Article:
THE LIGHT OF THE WORLD

The Library of Alexandria was the first truly universal library in history, attracting the most eminent philosophers, scholars, and visionaries of the entire civilized world.  It was the chief wonder of the ancient world, containing an incredible mass of literature, philosophy, history, science, and art, including the golden coffin of the city’s founder, Alexander the Great.  The Library was also an agora, an ancient name for public assembly places.  These cultural centers were symbolized by the world’s first lighthouse that guarded Alexandria’s harbor.

Light, a metaphor of knowledge and illumination, was made by mankind.  We created it.  We brought it forth from the darkness of the ages.

 

 

The destruction of the Library in 391 A.D. is considered one of the most notorious crimes in history, taking the greatest collection of knowledge ever assembled and putting it to the torch in the name of narrow-minded politics and ignorant religion.

The film Agora is a movie about ideas, a drama based on the ancient war between science and superstition.  At its center is a woman named Hypatia who was a mathematician, philosopher, astronomer and teacher at the Library of Alexandria.  Her theory of a heliocentric solar system is as dramatic as the riots that are the opening act of the Dark Ages.

Without knowing it, Hypatia will be the last great scientist for 1,000 years.

 

 

The Roman Empire is on it’s last legs, and Christians, after centuries of oppression, have begun to persecute others.  The agora has declined from a forum of free speech into a staging area for quackery and public stonings.  The Christians shout down the mainstream.  It is an era of Taliban-style radicalism, zealotry and violence against pagans and Jews that shakes the foundations of civilization and enlightened thought.

Hypatia has two young men completely under her spell.  They are Orestes, a wealthy, self-confident student and Davus, her worshipful slave who eagerly absorbs her theories about the nature of the cosmos.  Both make the error of feeling lust for her.  Hypatia is beautiful, but devoid of sexual feeling.  She feels passion only for scholarship.

She doesn’t define herself through her relationship to men, or God.  She is an independent and brilliant rationalist who’s great love is advancing knowledge.  But she is also blinded by it.  She doesn’t see the political and religious upheaval threatening her world, registering too slowly the changes happening in her city while her head is in the stars.

 

 

Neither the pagans nor Christians are pacifists.  Both sides possess that peculiar certainty that defines fundamentalists, that their opponents must by definition be evil.  Blood is shed.  Foolishly believing they hold the upper hand, the pagans, led by Orestes, retaliate against an insult, only to learn a savage lesson that there are now more Christians than they imagined.  This warfare culminates in the destruction of the great Library.  Hypatia races with her students to rescue armloads of scrolls, a few of which may literally have been responsible for our surviving texts from Homer and Aristotle.  Christians burn the rest.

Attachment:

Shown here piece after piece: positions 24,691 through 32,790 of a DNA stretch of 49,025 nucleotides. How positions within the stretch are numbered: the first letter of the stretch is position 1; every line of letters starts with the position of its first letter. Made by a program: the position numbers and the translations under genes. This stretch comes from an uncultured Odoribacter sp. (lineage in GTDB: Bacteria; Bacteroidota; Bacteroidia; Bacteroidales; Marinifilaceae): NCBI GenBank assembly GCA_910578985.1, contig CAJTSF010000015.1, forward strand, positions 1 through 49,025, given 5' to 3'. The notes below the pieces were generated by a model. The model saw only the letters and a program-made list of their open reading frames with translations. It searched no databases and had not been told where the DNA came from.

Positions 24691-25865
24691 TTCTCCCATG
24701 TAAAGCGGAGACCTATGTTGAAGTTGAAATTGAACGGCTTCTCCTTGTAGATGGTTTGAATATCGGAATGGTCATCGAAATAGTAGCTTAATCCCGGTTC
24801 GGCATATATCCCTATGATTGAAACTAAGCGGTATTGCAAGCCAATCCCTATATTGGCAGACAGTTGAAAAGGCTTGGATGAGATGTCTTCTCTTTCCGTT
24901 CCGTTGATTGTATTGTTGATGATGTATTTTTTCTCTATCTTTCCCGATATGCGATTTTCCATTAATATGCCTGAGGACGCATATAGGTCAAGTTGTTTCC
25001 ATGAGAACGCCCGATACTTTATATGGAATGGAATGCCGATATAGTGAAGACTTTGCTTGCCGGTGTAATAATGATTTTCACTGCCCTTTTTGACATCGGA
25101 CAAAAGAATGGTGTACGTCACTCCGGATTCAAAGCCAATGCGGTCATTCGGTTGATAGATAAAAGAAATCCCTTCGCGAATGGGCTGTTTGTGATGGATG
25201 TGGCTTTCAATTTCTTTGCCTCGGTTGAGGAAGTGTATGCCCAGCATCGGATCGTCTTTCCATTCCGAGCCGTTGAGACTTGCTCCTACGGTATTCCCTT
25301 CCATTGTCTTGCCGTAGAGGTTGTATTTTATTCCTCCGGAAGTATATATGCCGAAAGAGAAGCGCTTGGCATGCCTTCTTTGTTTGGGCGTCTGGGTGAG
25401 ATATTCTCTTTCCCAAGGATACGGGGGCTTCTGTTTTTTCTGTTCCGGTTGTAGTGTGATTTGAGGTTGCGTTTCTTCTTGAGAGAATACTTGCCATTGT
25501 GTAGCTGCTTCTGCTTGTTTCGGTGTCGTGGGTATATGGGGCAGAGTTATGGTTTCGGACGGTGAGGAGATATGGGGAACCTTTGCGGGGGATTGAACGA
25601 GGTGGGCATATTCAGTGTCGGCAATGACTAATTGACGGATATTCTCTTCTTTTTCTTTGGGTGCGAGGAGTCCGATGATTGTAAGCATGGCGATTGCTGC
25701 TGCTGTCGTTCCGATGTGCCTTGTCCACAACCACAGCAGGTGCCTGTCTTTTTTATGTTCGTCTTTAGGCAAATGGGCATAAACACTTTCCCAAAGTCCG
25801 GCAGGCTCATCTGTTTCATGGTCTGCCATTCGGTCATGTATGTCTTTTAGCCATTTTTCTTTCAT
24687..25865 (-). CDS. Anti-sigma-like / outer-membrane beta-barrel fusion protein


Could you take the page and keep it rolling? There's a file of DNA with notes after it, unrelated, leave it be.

The loss to mankind is incalculable.

Years pass.  Hypatia is forced to cease teaching, yet she remains a resolute scientist, a freethinker, even as this quality becomes more and more dangerous as the Christians solidify their new dominance.  Davus, once devoted to his mistress, has now committed himself to God and patrols the streets for dissenters, heretics and Jews.  Orestes has also converted to Christianity for political advantage and risen to governor of the city as tensions between the Christians and Jews heat to the boiling point.

 

 

Some might mistake this movie as anti-Christian, but it isn’t.  It is not heresy.  The villain here is extreme fundamentalism and the savage destruction that follows in its wake.  Several times in the film, during moments of rampant violence, the camera pulls up to the clouds to look down at the rival sects battling like ants, killing each other over beliefs that are impossible to prove.

How can a powerful, exciting, provocative movie like this be overlooked?  Once upon a not-so-long-ago time, a film this epic, this relevant, this emotional would have been celebrated by the film industry and by audiences as important storytelling with something vital to say about the state of our world today.  It would be winning Oscars.

Instead, Agora was released unceremoniously in Europe, failed to find a distributor in North America, and has become a poster child for the kind of movies America is wary of.

It is a film that parallels what is happening in the world today.  And intentionally so.  It’s terrifying how contemporary it feels.  It is a vigorously metaphoric message that our culture doesn’t want to hear and probably wouldn’t know how to hear.

 

 

This is the story of the moment, almost the precise moment, when the accomplishments of the classical world fell into the Dark Ages, when reason and intellectualism were forced aside by superstition and willful ignorance and religious extremism, when books were burned and learning vilified and freethinking squashed.

Hypatia and her thinking, and her elegant, glorious solution to the mysteries of the heavens, get crowded out of the agora, out of the public sphere, in a horrifically tragic way.  And I can’t help but feel that Agora the film never had a chance in our public sphere today.

 

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